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Brian_Jones
02-09-2012, 04:30 PM
For many years now, FIDE has awarded IM and FM titles at the Oceania Zone Championships which are held every two years.

Yesterday the FIDE Qualification Commission reviewed the awarding of titles at World, Continental and Zone Championships, including Senior and Junior Championships.

They also considered including titles for sub-continental events.

I spoke in favour of this on behalf of Oceania, particularly to award FM and CM titles for the Oceania Senior and Junior Champions. My reasons are mainly marketing - to promote senior and junior championships on behalf of all seven countries in the Oceania Zone.

Kevin Bonham, the Australian Delegate, spoke against.

Kevin Bonham
02-09-2012, 05:28 PM
Yes, the ACF passed a motion opposing the OCC's request(s) to be able to award additional titles, and to inform FIDE of this view, so I was acting consistent with that. The basis for the motion is that the current balance of title opportunities in our region is about right. There is a lot of concern about soft titles given out to players of inadequate strength both devaluing the title system and doing the development of players no favours by rewarding them prematurely. We've been through this in the past when there were too many titles from the Oceania Zonals and we don't want a repeat or worse.

The proposal yesterday involved setting up a hierarchy of consistent levels (age-based, world/continental/sub-continental etc) so that as you go down an age group or a geographic region the level of title available drops. It had great benefits in clarity and consistency over the existing system but the critical problem in my view is that different entities at the different geographic levels are not the same as each other in playing strength; in some cases not even close. This especially applies when it comes to the OCC's case to be placed on a level with ASEAN and ARAB regions. If more attention could be given to equalising playing strength between regions on the same level (eg by reallocating countries) it would be an excellent proposal.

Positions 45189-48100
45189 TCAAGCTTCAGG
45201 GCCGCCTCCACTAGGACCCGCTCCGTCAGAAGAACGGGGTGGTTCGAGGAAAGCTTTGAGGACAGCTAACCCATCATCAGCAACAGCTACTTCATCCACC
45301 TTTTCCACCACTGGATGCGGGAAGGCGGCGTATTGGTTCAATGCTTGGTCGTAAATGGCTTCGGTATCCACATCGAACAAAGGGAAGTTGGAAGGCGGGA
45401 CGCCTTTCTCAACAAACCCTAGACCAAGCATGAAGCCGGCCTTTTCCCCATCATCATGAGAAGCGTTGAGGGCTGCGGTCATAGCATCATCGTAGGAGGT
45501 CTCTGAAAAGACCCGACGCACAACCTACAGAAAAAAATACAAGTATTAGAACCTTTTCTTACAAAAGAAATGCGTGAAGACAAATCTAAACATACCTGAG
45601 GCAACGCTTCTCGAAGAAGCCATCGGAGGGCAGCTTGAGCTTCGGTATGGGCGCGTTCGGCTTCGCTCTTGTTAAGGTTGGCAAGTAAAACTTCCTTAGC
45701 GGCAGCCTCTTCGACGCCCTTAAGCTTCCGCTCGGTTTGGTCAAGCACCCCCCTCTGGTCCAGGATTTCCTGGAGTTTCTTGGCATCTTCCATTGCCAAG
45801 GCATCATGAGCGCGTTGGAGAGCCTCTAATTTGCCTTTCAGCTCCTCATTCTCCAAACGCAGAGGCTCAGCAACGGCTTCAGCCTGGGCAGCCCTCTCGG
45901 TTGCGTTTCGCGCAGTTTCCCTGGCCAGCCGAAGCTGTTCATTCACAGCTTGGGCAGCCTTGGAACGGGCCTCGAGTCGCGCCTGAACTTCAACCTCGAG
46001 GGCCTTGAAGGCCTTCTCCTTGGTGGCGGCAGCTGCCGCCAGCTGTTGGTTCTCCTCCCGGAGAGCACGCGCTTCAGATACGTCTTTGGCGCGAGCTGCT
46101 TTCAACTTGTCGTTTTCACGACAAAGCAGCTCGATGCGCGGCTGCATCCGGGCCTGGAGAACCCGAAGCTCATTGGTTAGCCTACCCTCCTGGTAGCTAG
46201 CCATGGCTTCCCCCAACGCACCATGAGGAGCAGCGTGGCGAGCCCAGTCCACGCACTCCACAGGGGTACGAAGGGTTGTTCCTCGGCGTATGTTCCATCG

FIDE titles should exist to recognise strong players, not to be dished out for the sake of marketing, with the possible exception of the CM title which hardly anyone seems to want anyway. Maybe the OCC should just create its own titles like Oceania Master and so on.

We are OK with the existing Oceania Zonal titles.

Brian_Jones
02-09-2012, 06:47 PM
Recent Oceania Senior Champions are:

Open: FM Brian Jones AUS, IM Mirko Rujevic AUS, Anthonie Luchtmeijer AUS
Women: WFM Vivian Smith NZL, WFM Helen Milligan NZL

Four of the five winners already have IM or FM titles.

Subject to FIDE standardisation of the age limits (over 50, 55 or 60) , I do not see a problem with awarding FM and CM titles for Oceania Seniors. It would have been good to award an FM or CM title to Phil Viner and other deserving seniors in past years.

No Oceania Junior titles have yet been held and probably won't be until FM or CM titles are available.

If Australia thinks Oceania Junior Championships can be held without titles then, as the richest federation in the Zone, it should offer to host and provide financial support or billets to smaller federations! :)

Finally, it should be noted that Australia has very few CM titles. They may lack prestige to adult players but are important to parents.

Kevin Bonham
02-09-2012, 07:31 PM
Recent Oceania Senior Champions are:

Open: FM Brian Jones AUS, IM Mirko Rujevic AUS, Anthonie Luchtmeijer AUS
Women: WFM Vivian Smith NZL, WFM Helen Milligan NZL

Four of the five winners already have IM or FM titles.

Which in most cases (not sure about Helen) came from Oceania Zonals (in some cases even before the reforms to limit the number of titles) so this is no proof that winners of these events are typically really FM or IM strength. Three of the four are near the bottom end of the world rating range for their title (eg if you sort everyone with that title by rating, they are near the bottom of the list) and the other is still well below the median.


Subject to FIDE standardisation of the age limits (over 50, 55 or 60) , I do not see a problem with awarding FM and CM titles for Oceania Seniors. It would have been good to award an FM or CM title to Phil Viner and other deserving seniors in past years.

There are many older Australian players who would have won greater titles on merit 40+ years ago had title opportunities been commoner then. I don't see using titles from senior tournaments as a good way to patch that up if it is going to lead over time to many such titles going to seniors who would not otherwise have won them. Too many titles means that titles lose their meaning and prestige. You would be awarding an FM title to a player rated FIDE 2127 and ACF below 2000 for winning a senior tournament (and that in his mid-50s).